Dr. Shefali Tsabary: Conscious Parenting

“Because nothing like parenthood that needs to be at the forefront of our global consciousness. It’s the call, the linchpin that affects how our children will thrive. Everything: how they tae of themselves, each other, the earth, show compassion, tolerate differences, handle their emotions, create, invent, innovate. This is where global transformation begins.”

Michelle Obama: A plea for education

“Your success will be determined by your own fortitude, your own confidence, your own individual hard work. That is true. That is the reality of the world that we live in. You now have control over your own destiny. And it won’t be easy — that’s for sure. But you have everything you need. Everything you need to succeed, you already have, right here.”

 

 

 

 

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Circles

Circles 1

Circles. When I heard this word in a keynote delivered by Gyasi Ross, it met my story in a way that few words have…ever.  I guess I had never acknowledged the gravity of walking through the halls of my white education without a face that looked like mine.  Overwhelming grief enveloped me like the blanket that keeps my convalescent body warm after a fever.  Suddenly those halls that were once filled with memories of skipping class and playing my saxophone instead of doing homework were empty.

Circles. This word was an invitation. It was a moment. It was an opportunity.  For the first time, in that space shared by a few thousand other beautiful people, I sat with a great sense of loss and sadness for something I never knew I was supposed to have.  I ached for belonging and the incomparable feeling that someone cares for me and has my back. I searched for a guiding light, an example of what I could become. I longed for solid ground to stand on and a soft something on which to land.  I grieved for the teacher I never had.

In his discourse, Gyasi told the story of a researcher whose name fails me at the moment.  As the story goes, he discovered that human beings have a lot of trouble walking in straight lines. He placed blindfolded people out in the desert in hopes that they would have enough inner navigation to trek in a direct path. The overwhelming human response to being out in the middle of nowhere with no sight was the tendency to walk in circles and end up right back where they started.  As I listened, my mind created very vivid imagery and I found myself leaning into the intense discomfort that the familiarity of this story brought to my body.  All I could think was: I’ve been here before.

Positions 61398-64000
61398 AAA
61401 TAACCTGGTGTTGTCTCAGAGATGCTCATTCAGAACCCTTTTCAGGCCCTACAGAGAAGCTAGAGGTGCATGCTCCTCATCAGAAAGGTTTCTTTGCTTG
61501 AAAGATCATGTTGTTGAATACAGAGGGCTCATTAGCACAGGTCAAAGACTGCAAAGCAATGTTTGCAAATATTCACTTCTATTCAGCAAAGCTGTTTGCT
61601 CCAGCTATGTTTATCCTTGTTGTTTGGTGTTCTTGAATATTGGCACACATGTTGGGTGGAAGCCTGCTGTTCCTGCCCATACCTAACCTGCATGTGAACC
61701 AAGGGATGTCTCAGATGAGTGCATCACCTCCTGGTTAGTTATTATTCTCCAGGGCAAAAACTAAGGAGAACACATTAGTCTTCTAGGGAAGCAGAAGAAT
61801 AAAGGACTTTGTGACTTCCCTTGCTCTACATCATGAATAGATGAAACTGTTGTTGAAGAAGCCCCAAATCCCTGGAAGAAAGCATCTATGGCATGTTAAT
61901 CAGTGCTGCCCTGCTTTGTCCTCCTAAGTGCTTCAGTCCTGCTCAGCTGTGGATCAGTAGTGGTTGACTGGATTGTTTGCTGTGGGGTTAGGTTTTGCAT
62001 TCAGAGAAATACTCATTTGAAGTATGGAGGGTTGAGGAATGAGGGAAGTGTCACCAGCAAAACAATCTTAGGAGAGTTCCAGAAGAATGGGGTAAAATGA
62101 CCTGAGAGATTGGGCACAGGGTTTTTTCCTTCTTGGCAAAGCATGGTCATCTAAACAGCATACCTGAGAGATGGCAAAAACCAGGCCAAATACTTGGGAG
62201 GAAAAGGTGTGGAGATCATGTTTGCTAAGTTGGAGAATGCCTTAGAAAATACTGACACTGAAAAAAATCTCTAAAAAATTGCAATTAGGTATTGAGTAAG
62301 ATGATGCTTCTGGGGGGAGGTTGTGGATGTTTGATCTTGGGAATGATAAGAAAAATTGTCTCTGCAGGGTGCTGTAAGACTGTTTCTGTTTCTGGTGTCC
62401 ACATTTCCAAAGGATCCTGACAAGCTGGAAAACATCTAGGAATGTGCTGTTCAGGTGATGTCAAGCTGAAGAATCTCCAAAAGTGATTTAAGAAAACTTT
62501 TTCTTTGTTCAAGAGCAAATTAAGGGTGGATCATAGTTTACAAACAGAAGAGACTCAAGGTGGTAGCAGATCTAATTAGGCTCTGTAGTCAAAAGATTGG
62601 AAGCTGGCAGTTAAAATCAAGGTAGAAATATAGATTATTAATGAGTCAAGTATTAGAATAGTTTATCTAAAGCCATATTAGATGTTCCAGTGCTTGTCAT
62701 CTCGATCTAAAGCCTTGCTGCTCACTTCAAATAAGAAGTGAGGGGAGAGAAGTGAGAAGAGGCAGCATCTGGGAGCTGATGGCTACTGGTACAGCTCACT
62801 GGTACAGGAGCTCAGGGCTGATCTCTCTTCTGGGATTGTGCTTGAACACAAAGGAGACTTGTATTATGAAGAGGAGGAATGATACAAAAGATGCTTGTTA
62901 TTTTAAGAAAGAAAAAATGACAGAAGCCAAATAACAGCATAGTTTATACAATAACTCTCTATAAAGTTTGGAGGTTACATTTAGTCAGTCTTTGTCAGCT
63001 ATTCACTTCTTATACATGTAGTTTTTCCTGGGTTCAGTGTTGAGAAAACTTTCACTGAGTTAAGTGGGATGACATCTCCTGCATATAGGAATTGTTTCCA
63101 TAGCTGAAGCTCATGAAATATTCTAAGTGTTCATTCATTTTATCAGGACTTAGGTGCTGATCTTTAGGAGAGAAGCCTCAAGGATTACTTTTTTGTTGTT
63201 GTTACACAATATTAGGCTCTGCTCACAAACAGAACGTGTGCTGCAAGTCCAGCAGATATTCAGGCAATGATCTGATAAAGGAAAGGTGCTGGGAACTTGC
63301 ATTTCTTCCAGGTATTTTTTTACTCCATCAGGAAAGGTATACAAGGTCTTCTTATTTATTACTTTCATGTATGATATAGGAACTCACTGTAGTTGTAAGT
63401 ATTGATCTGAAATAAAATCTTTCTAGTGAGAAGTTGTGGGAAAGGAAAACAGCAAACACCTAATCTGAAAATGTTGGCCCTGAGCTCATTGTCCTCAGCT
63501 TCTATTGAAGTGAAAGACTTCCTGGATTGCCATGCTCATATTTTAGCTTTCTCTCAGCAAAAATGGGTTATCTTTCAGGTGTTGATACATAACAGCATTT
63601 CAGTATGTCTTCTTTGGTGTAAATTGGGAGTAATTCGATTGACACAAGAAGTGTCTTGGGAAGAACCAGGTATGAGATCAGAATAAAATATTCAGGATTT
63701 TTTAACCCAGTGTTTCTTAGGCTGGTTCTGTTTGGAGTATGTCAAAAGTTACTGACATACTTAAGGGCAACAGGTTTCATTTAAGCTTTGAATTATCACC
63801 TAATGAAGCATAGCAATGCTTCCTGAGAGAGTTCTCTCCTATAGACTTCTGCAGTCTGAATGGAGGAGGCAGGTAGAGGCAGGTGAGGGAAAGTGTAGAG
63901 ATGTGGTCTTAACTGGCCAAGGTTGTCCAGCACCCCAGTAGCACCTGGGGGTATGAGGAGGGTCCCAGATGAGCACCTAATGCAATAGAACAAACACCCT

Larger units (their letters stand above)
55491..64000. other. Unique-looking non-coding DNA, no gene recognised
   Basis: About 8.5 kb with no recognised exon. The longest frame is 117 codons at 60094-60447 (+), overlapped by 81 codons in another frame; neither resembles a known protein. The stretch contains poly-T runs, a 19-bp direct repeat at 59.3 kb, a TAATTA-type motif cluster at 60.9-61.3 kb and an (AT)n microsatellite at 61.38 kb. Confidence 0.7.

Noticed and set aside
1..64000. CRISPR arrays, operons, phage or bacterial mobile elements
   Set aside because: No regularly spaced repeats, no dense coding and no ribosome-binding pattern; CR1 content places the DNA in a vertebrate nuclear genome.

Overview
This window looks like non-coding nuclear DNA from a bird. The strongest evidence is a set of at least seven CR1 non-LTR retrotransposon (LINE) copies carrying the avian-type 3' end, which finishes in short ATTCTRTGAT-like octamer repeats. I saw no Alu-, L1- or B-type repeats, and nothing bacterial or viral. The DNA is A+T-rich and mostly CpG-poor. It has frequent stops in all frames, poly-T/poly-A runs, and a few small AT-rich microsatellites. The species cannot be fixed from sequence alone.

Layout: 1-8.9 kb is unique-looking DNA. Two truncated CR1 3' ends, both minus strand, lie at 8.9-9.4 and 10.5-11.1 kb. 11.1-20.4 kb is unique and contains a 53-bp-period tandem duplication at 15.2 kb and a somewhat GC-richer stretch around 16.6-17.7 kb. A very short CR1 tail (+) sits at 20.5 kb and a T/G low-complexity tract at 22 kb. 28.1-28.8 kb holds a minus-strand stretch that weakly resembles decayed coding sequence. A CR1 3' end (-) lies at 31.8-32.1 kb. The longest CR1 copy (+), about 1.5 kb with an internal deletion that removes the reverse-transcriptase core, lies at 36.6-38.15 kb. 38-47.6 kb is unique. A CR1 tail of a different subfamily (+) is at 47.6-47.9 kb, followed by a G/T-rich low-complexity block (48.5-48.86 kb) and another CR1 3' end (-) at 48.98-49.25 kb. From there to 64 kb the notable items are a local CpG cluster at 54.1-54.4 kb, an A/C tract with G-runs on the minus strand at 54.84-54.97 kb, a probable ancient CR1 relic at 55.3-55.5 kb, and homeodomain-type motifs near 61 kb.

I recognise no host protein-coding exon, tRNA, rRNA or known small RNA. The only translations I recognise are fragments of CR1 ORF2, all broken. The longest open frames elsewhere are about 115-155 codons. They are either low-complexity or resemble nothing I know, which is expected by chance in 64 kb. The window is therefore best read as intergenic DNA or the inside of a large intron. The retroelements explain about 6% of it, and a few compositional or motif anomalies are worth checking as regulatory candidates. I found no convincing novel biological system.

The concluding thought was a sudden breath of life: “People who are walking, even when they desperately want to walk in a straight line, without guidance or assistance will end up right back where they started. We need strong visual cues. Without these cues all you’re doing is tracking whether or not I end up in the same spot.”

There it was! The teacher who called me stupid. The teacher who told me they must have let me in the school because “they needed to make the numbers.” The guidance counselor who didn’t know my name…despite my troublesome behavior and failing grades. The music program that only included white shows with white leads.  Everything said and unsaid that reminded me on a daily basis that I did not belong. All of it came together in a split second.  I had no visual cues. No face like mine. No abrazos or ¿Como estas?  No one to tell me “Le voy a contar a tu mama!”  No Latina model of success inside the walls on my school.

My middle and high school years in an environment that, while promoting diversity in numbers still upheld white norms and blatantly made me feel invisible every day, were a vacuum of frustration and confusion. But I’m clear now. I’m clear that I am grieving an education that wasn’t designed for me.  And educational system that failed me. It made me walk in circles. But I didn’t die. I’m still here.

Circles. Tenacity and persistence shrouded in shame and invisibility.  Intelligence grasping for validation.  Passion confused for loudness and anger.  The liberating realization that I made it this far on the very attributes that those circles were designed to enclose.  The responsibility to be a guiding light for my daughters. The willingness to see the blindfolds on my students.  The courage to take them off.  This is what my trek was for…

May we be the guiding light.

May we be the face that looks like them.

May we provide the visual cues that our students need for their journey.